Prophase I vs Prophase II
Cell division is an important process for all living organisms. Sexual reproduction is mainly found in eukaryotes. The formation of gamete is vital for sexual reproduction. All eukaryotes have a unique chromosome number for each species. To maintain the chromosome number in a constant value from one generation to another, it is essential to reduce the chromosome number by half in gametes and return to the full amount after fertilization. To carry out this process, a special type of nuclear division called “Meiosis” occurs in cells. In Meiosis, two subsequent nuclear divisions occur. They are known as Meiosis I and Meiosis II. Four haploid cells are resulted at the end of the Meiosis. Meiosis I reduces the ploidy level whereas Meiosis II divides resulting daughter cells in a mitosis-like process. Meiosis I is subdivided into four phases called Prophase I, Metaphase I, Anaphase I, and Telophase I, and Meiosis II is sub divided as Prophase II, Metaphase II, Anaphase II, and Telophase II.
Prophase I is found in Meiosis I. The chromosomes become visible in Prophase I and synapse to form tetrads. Resulting tetrads contain two pairs of chromosomes; therefore, known as “bivalents”. Crossing over is an important process happens in Prophase I which allows the chromosomes to exchange genetic materials and to produce more different recombinants. The crossing over points in chromosomes are called “Chiasmata”. Disappearing of nuclear envelope, moving the spindle into the center, and connecting the tetrads to the spindle fibers by Kinetochores are the other processes that occur in Prophase I.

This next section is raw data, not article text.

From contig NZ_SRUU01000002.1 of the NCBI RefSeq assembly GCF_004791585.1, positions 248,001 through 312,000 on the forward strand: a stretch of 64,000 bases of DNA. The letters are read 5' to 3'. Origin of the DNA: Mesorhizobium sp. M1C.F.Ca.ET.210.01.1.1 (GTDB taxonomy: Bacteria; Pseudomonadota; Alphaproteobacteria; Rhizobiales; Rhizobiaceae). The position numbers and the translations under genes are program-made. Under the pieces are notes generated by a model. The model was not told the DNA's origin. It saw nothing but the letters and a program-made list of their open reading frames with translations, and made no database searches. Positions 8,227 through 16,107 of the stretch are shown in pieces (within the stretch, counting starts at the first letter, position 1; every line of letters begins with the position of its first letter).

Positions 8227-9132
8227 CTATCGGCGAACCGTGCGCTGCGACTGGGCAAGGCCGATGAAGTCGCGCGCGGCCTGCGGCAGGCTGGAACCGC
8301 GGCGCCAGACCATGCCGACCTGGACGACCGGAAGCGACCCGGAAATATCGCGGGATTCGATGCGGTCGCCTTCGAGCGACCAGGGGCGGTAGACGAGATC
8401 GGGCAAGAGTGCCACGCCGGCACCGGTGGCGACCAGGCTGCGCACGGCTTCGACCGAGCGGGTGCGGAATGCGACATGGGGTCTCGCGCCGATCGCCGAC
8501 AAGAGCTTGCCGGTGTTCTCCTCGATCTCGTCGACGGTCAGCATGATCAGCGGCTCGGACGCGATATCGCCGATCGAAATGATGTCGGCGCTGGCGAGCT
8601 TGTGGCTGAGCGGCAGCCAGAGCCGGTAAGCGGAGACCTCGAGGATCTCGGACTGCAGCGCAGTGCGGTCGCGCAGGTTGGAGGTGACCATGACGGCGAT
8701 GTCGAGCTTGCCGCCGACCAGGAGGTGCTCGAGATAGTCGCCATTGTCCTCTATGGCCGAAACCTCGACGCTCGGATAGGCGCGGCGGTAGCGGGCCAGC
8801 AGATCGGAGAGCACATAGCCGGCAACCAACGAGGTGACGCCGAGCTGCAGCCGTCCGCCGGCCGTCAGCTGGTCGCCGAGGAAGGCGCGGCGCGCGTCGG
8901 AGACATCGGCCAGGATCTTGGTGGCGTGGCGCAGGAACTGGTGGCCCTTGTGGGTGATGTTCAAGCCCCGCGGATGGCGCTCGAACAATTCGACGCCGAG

Prophase II can be found in Meiosis II. It is the beginning of another subsequent cell division after Meiosis I without an Interphase. This process is identical to the Prophase found in Mitosis, in many aspects. Only difference is the half amount of chromosomes in Prophase II. Also, the process of pairing chromosomes cannot be seen here. The breakdown of nuclear envelops, which formed in Telophase I also occur in this phase. No crossing over occurs here like in Prophase I.
What is the difference between Prophase I and Prophase II?
• Prophase I is the beginning phase of Meiosis I while Prophase II is the beginning phase of Meiosis II.
• There is a long interphase before Prophase I, whereas Prophase II occurs without an interphase. It directly goes from Telophase I to prophase II.
• The pairing of homologous chromosomes occurs in Prophase I, whereas such process cannot be seen in Prophase II.
• The process of crossing over and formation of “Chiasmata” is unique to Prophase I while it is not found in Prophase II.
• The exchange of genetic materials to produce different recombinants is also occurs in Prophase I, but it is not possible in Prophase II.